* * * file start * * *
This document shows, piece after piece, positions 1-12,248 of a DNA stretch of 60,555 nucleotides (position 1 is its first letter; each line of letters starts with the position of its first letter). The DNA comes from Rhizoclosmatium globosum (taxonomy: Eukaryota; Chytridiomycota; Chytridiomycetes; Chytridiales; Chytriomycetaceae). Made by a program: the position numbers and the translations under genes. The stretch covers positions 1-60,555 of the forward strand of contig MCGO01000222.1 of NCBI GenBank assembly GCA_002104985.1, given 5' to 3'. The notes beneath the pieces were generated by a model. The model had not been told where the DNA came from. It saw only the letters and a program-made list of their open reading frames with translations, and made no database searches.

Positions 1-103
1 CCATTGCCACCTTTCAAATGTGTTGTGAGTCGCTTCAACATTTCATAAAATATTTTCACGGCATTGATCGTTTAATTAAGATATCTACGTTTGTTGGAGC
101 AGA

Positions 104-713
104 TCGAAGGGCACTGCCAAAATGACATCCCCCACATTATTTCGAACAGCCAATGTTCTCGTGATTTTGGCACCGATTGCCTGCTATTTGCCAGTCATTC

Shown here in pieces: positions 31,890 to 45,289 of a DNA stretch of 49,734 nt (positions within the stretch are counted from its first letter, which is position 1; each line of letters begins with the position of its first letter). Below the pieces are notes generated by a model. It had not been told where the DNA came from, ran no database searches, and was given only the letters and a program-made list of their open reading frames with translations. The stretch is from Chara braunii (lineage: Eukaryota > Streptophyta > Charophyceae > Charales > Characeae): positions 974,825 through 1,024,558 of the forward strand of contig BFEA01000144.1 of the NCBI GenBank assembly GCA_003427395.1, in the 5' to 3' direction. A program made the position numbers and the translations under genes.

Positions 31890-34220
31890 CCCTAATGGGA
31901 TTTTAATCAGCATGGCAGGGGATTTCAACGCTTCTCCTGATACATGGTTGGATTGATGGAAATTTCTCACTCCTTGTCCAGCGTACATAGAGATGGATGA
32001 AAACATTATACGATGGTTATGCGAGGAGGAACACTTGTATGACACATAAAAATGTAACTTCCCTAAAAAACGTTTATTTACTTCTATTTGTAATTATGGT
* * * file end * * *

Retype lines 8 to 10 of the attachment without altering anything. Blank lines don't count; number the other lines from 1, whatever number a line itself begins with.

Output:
Positions 31890-34220
31890 CCCTAATGGGA
31901 TTTTAATCAGCATGGCAGGGGATTTCAACGCTTCTCCTGATACATGGTTGGATTGATGGAAATTTCTCACTCCTTGTCCAGCGTACATAGAGATGGATGA